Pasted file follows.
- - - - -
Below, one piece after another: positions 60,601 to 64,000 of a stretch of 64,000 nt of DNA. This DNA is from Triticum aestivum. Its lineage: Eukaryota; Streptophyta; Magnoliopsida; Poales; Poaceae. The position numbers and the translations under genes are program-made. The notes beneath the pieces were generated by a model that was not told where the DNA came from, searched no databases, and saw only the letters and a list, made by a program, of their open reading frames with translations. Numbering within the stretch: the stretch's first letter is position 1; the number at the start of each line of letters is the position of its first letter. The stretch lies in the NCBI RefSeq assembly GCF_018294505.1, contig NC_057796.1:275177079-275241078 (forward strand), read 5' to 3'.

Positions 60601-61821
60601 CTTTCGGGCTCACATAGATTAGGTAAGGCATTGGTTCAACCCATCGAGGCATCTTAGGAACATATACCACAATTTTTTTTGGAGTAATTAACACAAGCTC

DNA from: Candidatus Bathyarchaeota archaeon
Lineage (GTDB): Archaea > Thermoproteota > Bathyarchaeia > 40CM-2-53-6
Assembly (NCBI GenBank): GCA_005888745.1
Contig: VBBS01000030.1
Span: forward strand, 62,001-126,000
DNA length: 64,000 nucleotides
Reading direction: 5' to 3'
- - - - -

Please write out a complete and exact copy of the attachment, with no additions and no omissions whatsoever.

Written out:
Below, one piece after another: positions 60,601 to 64,000 of a stretch of 64,000 nt of DNA. This DNA is from Triticum aestivum. Its lineage: Eukaryota; Streptophyta; Magnoliopsida; Poales; Poaceae. The position numbers and the translations under genes are program-made. The notes beneath the pieces were generated by a model that was not told where the DNA came from, searched no databases, and saw only the letters and a list, made by a program, of their open reading frames with translations. Numbering within the stretch: the stretch's first letter is position 1; the number at the start of each line of letters is the position of its first letter. The stretch lies in the NCBI RefSeq assembly GCF_018294505.1, contig NC_057796.1:275177079-275241078 (forward strand), read 5' to 3'.

Positions 60601-61821
60601 CTTTCGGGCTCACATAGATTAGGTAAGGCATTGGTTCAACCCATCGAGGCATCTTAGGAACATATACCACAATTTTTTTTGGAGTAATTAACACAAGCTC

DNA from: Candidatus Bathyarchaeota archaeon
Lineage (GTDB): Archaea > Thermoproteota > Bathyarchaeia > 40CM-2-53-6
Assembly (NCBI GenBank): GCA_005888745.1
Contig: VBBS01000030.1
Span: forward strand, 62,001-126,000
DNA length: 64,000 nucleotides
Reading direction: 5' to 3'